Do Mission Agencies want to be First?

We were talking yesterday of the sometimes over inflated self-image of mission societies. Reflecting on this, Mark 10:44 came to mind. If anyone wants to be first then they must be slave (δοῦλος·) of all. If mission agencies wish to remain important to the world mission enterprise, service is the way.

So how does a mission agency serve the world church? It is all very well for a theologian to pontificate from the luxury of his or her study but, if mission agencies can only prove their validity by serviing the world church rather than simply facilitate mission from the West to the rest, or even from one continent to another, how is this done in practice?

The worldwide church is a fact that Christians have been slow to recognise. The  myth that the Western church is at the centre of what God is doing in the world is frustratingly persistent. We are, in a real sense a victim of the success of world mission. Not our success but God’s.

The Modern Missionary Movement was brought to birth by the so-called Father of Modern Mission, William Carey (BTW who was the mother?). By 1910 the world mission movement saw itself as being within reach of the goal, “the evangelisation of the world in our generation”. Archbishop William Temple said in the early twentieth century that the “great new fact of our time” is that there was a church in every nation. Henry Venn, the former director of CMS pointed out that the “goal” of 19th Century missions was the “euthanasia of mission structures”.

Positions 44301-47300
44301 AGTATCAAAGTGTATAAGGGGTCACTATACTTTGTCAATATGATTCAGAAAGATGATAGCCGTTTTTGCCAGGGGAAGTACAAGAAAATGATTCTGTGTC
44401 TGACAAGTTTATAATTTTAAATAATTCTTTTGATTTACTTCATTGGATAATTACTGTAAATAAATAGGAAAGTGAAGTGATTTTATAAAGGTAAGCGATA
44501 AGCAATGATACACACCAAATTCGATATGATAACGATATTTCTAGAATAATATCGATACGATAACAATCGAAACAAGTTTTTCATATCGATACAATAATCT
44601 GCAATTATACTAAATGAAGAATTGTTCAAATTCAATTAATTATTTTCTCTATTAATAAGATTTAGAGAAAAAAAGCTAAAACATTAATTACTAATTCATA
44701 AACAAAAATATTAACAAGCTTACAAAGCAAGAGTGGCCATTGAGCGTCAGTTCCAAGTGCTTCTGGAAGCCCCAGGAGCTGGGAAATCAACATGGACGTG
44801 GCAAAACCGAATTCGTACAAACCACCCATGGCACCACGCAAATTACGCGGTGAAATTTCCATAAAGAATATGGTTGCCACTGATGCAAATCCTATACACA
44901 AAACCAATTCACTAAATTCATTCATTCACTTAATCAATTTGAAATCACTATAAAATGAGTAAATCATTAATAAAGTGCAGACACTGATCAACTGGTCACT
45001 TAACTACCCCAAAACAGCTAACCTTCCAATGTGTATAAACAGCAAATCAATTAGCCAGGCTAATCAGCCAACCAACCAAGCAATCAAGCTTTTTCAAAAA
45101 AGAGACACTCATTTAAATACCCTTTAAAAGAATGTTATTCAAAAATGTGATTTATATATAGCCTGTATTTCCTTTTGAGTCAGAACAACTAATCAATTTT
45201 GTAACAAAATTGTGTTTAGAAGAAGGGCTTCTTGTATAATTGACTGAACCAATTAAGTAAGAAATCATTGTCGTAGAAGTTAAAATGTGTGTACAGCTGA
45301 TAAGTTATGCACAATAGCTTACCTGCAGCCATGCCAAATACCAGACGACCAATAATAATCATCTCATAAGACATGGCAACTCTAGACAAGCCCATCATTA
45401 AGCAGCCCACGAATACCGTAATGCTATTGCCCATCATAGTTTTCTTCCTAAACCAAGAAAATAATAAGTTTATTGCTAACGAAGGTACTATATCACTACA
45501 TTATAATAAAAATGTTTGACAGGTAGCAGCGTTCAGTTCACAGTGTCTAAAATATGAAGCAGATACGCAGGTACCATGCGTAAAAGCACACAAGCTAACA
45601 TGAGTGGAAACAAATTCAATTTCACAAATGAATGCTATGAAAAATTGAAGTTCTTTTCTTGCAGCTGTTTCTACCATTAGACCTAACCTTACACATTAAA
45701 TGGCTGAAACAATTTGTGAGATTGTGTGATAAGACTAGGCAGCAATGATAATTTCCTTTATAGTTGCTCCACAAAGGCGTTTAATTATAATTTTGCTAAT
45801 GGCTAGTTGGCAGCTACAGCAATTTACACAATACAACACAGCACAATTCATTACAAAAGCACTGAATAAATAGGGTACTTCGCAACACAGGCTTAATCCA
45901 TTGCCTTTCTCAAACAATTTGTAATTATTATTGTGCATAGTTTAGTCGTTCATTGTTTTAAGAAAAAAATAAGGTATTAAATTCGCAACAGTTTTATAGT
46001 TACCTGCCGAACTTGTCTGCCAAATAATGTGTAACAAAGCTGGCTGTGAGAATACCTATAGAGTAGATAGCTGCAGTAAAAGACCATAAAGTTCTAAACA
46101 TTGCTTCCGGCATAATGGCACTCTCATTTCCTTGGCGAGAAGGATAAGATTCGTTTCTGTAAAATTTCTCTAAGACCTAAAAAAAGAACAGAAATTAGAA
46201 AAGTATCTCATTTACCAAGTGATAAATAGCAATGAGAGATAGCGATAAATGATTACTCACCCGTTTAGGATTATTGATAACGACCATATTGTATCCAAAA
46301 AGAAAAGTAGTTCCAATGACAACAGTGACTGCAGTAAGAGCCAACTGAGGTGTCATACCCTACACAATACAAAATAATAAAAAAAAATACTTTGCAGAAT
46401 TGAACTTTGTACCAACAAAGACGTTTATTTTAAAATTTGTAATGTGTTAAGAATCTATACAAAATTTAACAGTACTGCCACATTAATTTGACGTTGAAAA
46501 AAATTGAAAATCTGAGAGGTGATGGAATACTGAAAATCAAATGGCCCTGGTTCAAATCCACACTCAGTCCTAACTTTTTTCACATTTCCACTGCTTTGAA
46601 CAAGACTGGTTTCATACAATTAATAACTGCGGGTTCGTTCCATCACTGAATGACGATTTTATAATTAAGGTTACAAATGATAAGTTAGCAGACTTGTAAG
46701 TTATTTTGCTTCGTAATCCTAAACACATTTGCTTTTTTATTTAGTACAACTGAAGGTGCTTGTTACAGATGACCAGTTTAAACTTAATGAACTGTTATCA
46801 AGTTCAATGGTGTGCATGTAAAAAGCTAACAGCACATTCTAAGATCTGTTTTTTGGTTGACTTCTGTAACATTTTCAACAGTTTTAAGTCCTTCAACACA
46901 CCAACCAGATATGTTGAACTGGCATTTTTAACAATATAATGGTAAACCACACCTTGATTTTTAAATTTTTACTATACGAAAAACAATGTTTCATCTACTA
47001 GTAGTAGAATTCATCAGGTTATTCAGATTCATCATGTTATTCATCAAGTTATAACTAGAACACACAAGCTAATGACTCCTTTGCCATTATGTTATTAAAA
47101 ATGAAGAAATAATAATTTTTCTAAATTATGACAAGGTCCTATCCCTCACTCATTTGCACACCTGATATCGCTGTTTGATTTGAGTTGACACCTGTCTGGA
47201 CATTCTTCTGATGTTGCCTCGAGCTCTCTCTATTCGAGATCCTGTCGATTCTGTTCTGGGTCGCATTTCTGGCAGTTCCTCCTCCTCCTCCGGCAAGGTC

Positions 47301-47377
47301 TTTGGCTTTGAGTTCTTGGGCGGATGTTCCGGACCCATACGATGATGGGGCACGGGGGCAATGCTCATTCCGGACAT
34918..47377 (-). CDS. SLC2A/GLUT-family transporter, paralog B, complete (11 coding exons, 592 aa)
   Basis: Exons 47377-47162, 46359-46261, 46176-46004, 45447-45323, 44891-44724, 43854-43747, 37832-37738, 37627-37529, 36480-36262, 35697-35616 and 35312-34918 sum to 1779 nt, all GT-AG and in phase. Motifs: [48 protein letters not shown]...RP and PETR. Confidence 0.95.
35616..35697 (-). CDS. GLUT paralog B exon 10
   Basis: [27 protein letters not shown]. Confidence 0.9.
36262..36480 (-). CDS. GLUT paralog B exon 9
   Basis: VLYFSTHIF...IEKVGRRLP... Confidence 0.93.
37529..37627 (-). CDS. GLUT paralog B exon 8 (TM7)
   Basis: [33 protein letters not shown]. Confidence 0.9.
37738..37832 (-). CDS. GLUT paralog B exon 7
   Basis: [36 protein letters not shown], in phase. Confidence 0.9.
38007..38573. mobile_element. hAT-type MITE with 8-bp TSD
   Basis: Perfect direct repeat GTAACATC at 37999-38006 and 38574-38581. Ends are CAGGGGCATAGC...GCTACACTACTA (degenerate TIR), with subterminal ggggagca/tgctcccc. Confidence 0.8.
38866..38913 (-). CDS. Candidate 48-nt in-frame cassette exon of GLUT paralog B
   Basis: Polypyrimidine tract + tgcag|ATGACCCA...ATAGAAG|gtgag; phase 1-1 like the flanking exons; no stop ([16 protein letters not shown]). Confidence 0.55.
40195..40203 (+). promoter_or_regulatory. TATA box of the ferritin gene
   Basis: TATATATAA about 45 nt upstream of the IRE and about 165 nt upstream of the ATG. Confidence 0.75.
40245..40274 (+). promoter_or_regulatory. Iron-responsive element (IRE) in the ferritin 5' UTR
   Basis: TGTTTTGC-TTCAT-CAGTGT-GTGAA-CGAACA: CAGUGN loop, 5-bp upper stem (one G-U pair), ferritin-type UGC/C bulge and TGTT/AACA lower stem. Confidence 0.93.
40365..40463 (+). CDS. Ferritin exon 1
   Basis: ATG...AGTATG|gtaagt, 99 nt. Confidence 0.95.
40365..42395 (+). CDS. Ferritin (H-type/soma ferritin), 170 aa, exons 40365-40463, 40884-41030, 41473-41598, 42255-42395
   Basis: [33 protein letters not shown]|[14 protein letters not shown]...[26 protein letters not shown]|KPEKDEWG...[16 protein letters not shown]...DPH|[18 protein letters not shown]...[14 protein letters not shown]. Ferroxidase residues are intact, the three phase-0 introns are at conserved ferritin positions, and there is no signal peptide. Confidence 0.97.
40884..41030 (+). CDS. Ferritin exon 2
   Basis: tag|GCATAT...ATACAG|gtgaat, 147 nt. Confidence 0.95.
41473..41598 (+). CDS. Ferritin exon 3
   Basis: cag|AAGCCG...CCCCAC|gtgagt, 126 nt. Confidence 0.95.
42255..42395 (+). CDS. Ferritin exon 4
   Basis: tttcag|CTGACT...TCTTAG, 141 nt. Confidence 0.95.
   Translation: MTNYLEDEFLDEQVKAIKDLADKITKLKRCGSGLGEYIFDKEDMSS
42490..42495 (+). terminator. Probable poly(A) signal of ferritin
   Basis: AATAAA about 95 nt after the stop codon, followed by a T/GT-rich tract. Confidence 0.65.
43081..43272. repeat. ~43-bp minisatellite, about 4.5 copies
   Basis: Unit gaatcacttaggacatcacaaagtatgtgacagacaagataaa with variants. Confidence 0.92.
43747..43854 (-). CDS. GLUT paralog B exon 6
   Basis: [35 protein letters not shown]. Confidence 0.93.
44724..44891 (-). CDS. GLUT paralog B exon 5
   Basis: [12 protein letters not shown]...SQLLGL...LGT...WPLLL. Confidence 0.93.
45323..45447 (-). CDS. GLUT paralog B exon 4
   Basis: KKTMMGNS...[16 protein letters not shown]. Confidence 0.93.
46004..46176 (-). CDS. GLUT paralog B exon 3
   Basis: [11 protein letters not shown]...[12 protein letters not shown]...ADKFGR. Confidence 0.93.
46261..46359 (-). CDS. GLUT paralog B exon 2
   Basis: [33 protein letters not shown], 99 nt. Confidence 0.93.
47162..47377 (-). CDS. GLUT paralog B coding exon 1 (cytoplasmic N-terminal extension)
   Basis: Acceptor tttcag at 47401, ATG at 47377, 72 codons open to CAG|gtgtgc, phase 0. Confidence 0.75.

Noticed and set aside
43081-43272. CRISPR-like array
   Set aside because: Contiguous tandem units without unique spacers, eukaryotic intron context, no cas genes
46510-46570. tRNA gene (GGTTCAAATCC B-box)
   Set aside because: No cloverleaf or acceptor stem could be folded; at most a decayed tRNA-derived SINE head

So returning to the question, how do mission agencies serve that worldwide church. If we assume that the role of the local church in the world to reach out to that world, then the agency must be serving those local churches in their mission. What do those agencies bring to the local church? I guess it could be any number of things, mobilisation, resources (personel and practical), experience, expertise or encouragement.

For agencies who work with a regional emphasis this may mean transferring the main office, or at least the office that directs strategy to the place where they work. This would give the executives leading these agencies far more knowledge, information and feel for the church that the agenciy is aiming to serve. Great examples are OMF, SIM and WEC.

What do we think?